Skyrim (Nintendo Switch) Review – A Classic Reborn

Fives year after the initial release of Bethesda’s latest iteration in the Elder Scrolls series, Skyrim has been heralded as one of the great RPGs of our time, earning over 200 game of the year awards and gaining critical acclaim from critics and fans of the series alike. Now, that fantastical, gritty experience has come to a portable system, adding to the overall convenience and accessibility of this epic fantasy. While this version of the game lacks the ‘mod’ support and stays largely familiar to its original roots, this game provides more than enough depth and content for Switch owners looking for their next time-consuming adventure. 

Skyrim follows the life of a Dragonborn, whose destiny it is to slay an overworldly dragon known for being a signal of the end times. The story itself covers fairly simplistic territory at the surface level, but the additional side quests and hidden temples and dungeons really breathe life into the expansiveness of this world. Many games of this particular style and genre struggle to provide such rich lores and backstories, so exploring the world of Skyrim felt more like an enjoyable journey of exploration and understanding of the world and their cultures rather than a grind to get from one objective to the next. There were times where the story wouldn’t push boundaries, for instance with the concluding battle against the mighty dragon Alduin, but there were other times where this story was extraordinarily different for its context. Whether you’d be infiltrating a friendly party or searching for treasures in caverns, there was a plentitude of exciting moments to keep you immersed and absorbed. This leads onto the length of the main quest itself: an approximately 20 hour story, boasting intensity, expansiveness and general fun, slaying skeletons, trolls, bandits and many more. Although the main quest could have been a longer investment, it isn’t as necessary since the side quests will have you venture onward for a while. There’s tons of content here, and that’s not even mentioning the DLC content added. 

The combat, as you’d probably expect for a five year old game, is a little choppy and convoluted at times. They emphasise the basics right from the start, from unsheathing swords and slashing enemies to changing perspectives, but it still feels too messy and unnecessary. A simpler control scheme to change weapons almost instantaneously would have benefited the game, for example swapping out a two-handed weapon for a healing spell in a time of aid. You’ll become accustomed to switching out items quite regularly, but an improvement in this area would have made it even more accessible and convienient for handheld gamers. Obviously, at the time this was quite a revolutionary leap for such open-world experiences, but now it feels slightly sloppy and unresponsive in certain parts.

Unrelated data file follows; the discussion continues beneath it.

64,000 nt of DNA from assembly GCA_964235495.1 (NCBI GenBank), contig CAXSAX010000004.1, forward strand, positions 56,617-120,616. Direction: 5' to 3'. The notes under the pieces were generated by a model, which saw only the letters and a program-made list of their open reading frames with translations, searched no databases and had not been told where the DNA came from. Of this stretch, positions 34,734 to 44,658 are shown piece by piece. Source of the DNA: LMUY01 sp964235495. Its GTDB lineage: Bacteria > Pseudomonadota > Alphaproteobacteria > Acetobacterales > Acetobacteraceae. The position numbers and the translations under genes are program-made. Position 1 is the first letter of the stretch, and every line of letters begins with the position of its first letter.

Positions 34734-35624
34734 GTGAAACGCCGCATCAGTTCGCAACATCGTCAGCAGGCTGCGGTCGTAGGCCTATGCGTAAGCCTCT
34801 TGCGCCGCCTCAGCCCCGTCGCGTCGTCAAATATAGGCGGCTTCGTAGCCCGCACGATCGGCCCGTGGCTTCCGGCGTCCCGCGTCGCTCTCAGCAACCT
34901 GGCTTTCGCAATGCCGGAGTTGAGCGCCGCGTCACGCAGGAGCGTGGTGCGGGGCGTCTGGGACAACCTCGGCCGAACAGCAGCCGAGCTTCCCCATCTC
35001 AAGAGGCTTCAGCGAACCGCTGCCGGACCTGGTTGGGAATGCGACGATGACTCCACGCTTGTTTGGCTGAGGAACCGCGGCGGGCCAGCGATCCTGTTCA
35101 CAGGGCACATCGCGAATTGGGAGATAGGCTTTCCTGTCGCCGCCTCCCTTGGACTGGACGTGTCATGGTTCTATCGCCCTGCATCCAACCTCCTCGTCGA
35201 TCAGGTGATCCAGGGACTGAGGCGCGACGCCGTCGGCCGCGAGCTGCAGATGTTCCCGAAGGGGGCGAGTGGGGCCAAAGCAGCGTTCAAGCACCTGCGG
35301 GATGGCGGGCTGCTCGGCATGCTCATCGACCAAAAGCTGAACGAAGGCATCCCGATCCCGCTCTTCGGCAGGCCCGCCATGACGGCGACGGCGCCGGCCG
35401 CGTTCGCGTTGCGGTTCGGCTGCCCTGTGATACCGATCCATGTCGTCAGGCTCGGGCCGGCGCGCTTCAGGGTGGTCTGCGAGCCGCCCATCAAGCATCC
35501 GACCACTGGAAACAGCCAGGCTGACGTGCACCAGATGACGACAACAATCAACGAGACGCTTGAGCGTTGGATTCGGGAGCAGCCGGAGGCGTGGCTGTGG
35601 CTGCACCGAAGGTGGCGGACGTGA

In terms of difficulty, Skyrim is particularly interesting, for its enemies are matched to the strength of the player. That meant you were equally fighting against characters of a similar skill level and made it so much more player friendly for those not wanting to have to load every few minutes because of dying time and time again. It warranted replay value, to correct the errors you made originally and try to progress. That’s not to say that Skyrim doesn’t hand you some difficult challenges, though. The battle against Tsun is familiar, as are many of the Dwemer ruins, but that only added to the complexity and overall unpredictability. Sometimes you’d get annoyed, but after a few more attempts you’d get the eureka moment and move on. Skyrim provides enough difficulty to provide a challenge, but not too much to make it inaccessible.

On the Nintendo Switch, Skyrim performs exceedingly well. It might not have the silky smooth 60 frames per second, and there a few noticeable differences to the other versions of the game in terms of aliasing and textures, but it is essentially the special edition, enhanced specifically for the system. In handheld mode, Skyrim runs at a solid 720p resolution with a locked 30 frames per second. The overall look of the game was slightly washed out, with some rock and grass textures appearing somewhat rough around the edges, but it was perfectly playable and enjoyable nonetheless. Also, the Switch version wasn’t without its glitches and occasonal bugs – similarly to the other versions – that made for some humorous encounters. The added amiibo support, HD rumble and motion controls utilise the functons of the joycon relatively well and once again prove that this has been enhanced to perform to the Switch’s capabilities. Considering the fact that you can now play a game as large, expansive and rich as Skyrim on what is essentially a tablet is truly astonishing and shows just how far mobile chips have come recently. 

In conclusion, Skyrim is another fantastic addition to the Switch’s ever expanding library of games and caters to those looking for a meatier, more Western RPG experience. It’s a good time for newcomers to engage in Tamriel, now with the ability to play it at home or portably. While it rarely changes the ground it once laid, and the framerate and textures aren’t as finetuned as other versions, this is a must-buy for those in need of a time-consuming game. It’s absolutely filled to the brim with content and offers everything from the base game plus the DLC content, which makes this so appealing for a first time explorer. This is a timeless classic, once again celebrated and heralded for its achievement in open-world game development.